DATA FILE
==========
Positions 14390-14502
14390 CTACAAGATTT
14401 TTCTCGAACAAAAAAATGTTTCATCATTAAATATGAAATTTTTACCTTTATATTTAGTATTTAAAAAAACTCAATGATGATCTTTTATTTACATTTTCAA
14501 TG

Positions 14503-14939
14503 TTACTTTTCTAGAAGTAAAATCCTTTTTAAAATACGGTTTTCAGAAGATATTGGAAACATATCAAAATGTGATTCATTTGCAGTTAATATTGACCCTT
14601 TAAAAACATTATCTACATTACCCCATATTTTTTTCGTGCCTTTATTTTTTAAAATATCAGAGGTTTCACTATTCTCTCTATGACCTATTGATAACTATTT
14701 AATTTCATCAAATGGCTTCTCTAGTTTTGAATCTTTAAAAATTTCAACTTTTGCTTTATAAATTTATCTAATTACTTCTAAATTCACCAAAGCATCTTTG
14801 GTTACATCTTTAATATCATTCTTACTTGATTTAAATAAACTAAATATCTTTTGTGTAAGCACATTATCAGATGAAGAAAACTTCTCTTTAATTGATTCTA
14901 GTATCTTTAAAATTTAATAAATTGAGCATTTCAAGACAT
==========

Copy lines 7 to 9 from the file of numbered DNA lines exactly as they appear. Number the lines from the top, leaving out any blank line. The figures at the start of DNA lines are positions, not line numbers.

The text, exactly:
14601 TAAAAACATTATCTACATTACCCCATATTTTTTTCGTGCCTTTATTTTTTAAAATATCAGAGGTTTCACTATTCTCTCTATGACCTATTGATAACTATTT
14701 AATTTCATCAAATGGCTTCTCTAGTTTTGAATCTTTAAAAATTTCAACTTTTGCTTTATAAATTTATCTAATTACTTCTAAATTCACCAAAGCATCTTTG
14801 GTTACATCTTTAATATCATTCTTACTTGATTTAAATAAACTAAATATCTTTTGTGTAAGCACATTATCAGATGAAGAAAACTTCTCTTTAATTGATTCTA